Indexed on: 24 Sep '04Published on: 24 Sep '04Published in: Psycho-Oncology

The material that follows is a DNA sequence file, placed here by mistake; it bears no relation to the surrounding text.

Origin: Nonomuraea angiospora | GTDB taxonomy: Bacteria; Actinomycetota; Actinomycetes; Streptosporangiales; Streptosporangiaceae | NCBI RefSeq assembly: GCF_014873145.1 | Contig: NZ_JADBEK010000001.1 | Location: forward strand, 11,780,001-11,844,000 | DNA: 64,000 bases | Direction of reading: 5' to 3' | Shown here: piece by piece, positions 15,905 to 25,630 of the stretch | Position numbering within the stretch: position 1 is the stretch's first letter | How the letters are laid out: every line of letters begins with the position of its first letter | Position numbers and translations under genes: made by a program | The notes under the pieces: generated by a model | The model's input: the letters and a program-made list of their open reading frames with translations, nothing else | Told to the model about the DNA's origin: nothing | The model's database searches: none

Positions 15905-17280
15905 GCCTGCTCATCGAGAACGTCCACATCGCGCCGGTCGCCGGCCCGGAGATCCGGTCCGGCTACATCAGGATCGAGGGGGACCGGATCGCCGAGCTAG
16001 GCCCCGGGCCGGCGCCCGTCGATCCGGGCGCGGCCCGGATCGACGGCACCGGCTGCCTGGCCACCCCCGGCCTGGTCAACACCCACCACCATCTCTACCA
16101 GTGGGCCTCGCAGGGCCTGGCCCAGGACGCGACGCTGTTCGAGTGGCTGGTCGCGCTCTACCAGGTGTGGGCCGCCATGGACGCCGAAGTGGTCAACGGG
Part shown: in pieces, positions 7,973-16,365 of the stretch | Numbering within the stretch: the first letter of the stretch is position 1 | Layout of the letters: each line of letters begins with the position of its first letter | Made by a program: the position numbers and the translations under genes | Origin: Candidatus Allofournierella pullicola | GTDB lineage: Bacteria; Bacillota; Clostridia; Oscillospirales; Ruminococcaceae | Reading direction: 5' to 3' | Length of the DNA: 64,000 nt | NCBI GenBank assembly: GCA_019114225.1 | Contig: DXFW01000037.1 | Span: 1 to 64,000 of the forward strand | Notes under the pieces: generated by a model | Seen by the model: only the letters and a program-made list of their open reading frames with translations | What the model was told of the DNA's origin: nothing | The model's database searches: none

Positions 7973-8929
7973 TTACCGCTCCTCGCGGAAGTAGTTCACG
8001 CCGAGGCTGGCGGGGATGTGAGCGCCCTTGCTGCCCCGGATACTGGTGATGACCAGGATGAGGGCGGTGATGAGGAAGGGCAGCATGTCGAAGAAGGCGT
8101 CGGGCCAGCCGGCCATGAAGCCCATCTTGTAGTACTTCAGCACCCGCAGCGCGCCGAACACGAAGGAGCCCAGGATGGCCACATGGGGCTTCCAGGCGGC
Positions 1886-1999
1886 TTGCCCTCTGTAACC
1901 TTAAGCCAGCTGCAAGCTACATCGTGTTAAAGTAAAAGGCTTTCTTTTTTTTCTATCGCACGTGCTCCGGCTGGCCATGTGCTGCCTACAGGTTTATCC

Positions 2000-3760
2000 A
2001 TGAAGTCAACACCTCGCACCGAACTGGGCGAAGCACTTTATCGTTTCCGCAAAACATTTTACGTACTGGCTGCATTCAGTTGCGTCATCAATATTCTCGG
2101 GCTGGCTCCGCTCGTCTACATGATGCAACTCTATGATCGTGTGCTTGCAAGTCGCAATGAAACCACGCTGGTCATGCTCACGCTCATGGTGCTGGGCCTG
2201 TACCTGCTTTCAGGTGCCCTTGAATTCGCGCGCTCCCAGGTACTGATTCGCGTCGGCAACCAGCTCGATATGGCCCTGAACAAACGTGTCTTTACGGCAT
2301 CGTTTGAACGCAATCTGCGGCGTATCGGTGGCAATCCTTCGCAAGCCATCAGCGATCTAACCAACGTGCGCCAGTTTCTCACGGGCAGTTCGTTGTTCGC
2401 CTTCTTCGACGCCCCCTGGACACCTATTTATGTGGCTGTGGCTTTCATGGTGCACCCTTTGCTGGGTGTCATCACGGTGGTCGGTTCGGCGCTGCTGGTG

The purpose of the present study was to investigate the meaning of advanced breast cancer patients' quality of life (QoL). A semi-structured interview was used, and the phenomenological research method chosen to analyse the data. The findings show that limitations in physical functioning translate into dependency on others, leading to decreased autonomy. Patients tended to ensure their autonomy by participating in easier activities or changing their internal standards. Changes in appearance and decreased condition affected patients' ability to carry out roles and responsibilities, which led to changes in lifestyle and also affected patients' social functioning, often resulting in isolation. The meaning of being able to sustain reciprocal relationships was emphasized. Patients maintained control of to what extent their illness was recognized in social relationships, which was crucial to their feelings of autonomy. Close families were a main source of social support, but also a major source of concern. Meaning of emotional functioning was often expressed in terms of the ability to enjoy life day-by-day and of commitment to treatment. Patients' cognitive functioning was largely intact while their difficulties in cognitive functioning were more characteristic of anxiety. Global QoL was often expressed in terms of a normal life. In addition there were 3 meta themes which emerged from the data: the patients' ability to control the illness experience, personal growth and hope.